Gartner says Docker's containerization tool is sound but immature
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January 12, 2015
Market research firm Gartner has produced a report of Docker's security system and overall, it found the containerization tool sound but somewhat immature.
Published last week, in it's assessment report dubbed 'Security Properties of Containers' Gartner finds that “Linux containers are mature enough to be used as private and public PaaS but they disappoint when it comes to secure administration and management, and support for common controls for confidentiality, integrity and availability, could be improved.”
The document also suggests that running Docker inside a hypervisor (advanced by VMware and to a lesser degree Microsoft) simply doesn't necessarily help matters.
“In the majority of cases, Docker might be deployed on top of guest servers that are on top of hypervisors,” writes analyst Joerg Fritsch. “But except for a further fortification of resource isolation, there is little to be gained from the underlying hypervisor. Docker and containers cannot inherit from the hypervisor what they lack most-- secure administration and management features, and support for common controls for confidentiality, integrity and availability. But the hypervisor adds a level of complexity that will need to be managed separately and may cause friction with, for example, evolving SDNs for containerized environments.”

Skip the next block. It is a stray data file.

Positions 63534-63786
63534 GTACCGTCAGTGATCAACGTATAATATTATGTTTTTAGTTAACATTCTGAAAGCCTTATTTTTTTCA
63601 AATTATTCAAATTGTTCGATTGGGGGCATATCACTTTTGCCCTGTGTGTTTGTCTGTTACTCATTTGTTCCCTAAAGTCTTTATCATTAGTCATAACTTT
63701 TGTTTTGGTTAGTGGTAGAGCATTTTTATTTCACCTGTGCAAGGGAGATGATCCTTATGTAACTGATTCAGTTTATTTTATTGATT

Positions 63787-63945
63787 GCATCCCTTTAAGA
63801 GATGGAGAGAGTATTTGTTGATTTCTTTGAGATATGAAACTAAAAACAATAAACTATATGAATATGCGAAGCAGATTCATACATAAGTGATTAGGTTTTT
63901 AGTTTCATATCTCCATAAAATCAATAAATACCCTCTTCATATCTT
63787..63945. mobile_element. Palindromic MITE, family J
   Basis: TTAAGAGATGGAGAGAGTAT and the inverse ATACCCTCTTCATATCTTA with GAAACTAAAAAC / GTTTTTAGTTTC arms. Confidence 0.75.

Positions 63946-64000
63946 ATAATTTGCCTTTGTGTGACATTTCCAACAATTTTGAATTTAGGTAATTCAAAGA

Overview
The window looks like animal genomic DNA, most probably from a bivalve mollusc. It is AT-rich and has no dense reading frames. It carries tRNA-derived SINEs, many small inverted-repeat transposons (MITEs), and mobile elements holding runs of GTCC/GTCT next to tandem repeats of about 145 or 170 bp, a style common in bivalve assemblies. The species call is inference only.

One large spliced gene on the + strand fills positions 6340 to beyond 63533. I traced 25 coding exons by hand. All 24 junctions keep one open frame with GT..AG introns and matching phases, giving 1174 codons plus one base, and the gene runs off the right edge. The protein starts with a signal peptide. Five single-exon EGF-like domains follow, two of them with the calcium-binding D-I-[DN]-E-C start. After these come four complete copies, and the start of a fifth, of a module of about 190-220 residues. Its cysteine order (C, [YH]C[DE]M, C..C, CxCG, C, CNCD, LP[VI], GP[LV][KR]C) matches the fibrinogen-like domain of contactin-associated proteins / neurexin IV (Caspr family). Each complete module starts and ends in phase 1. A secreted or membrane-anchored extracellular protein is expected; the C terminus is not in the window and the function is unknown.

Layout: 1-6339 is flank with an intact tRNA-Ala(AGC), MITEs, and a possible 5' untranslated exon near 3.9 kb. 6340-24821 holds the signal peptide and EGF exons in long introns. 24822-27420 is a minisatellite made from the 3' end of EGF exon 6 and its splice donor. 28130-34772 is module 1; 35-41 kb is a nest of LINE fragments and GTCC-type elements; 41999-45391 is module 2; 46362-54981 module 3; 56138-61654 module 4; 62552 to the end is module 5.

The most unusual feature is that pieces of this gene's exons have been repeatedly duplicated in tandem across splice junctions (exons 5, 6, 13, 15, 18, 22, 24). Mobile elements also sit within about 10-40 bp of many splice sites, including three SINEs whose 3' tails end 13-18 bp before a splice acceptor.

However, there's better news for the SELinux and AppArmor projects-- Fritsch recommends both as essential tools for those keen to run Docker.
The paper also notes that Docker is so new that it's not yet accrued an ecosystem of tools that make it production-ready.
Dedicated backup is one weakness (addressed by Asigra on the day this paper emerged), there's no encryption tool for Docker containers – the underlying OS gets the gig at disk level – and security companies are yet to turn their attention to endpoint protection of containers.
Docker also lacks live migration tools, Fritsch says, which makes hypervisors a nice place for it to run but leaves it behind Parallels' Virtuozzo.
Overall, Fritsch seems to say that Docker's security features are decent, but that 2015 will likely see the emergence of third-party tools, or additions to Docker itself, that harden the software by improving its manageability and by filling gaps for the kind of functions business expect.
Those arrivals will, he suggests, make it easier to operate Docker within the parameters of known best practices and therefore also lessening worries for infosec and governance professionals alike.
That Fritsch doesn't mention Docker's security vulnerabilities seems to make the document a more-than-decent report card for the product. We'll see in the next few months how that all pans out.
Source: Gartner Inc.
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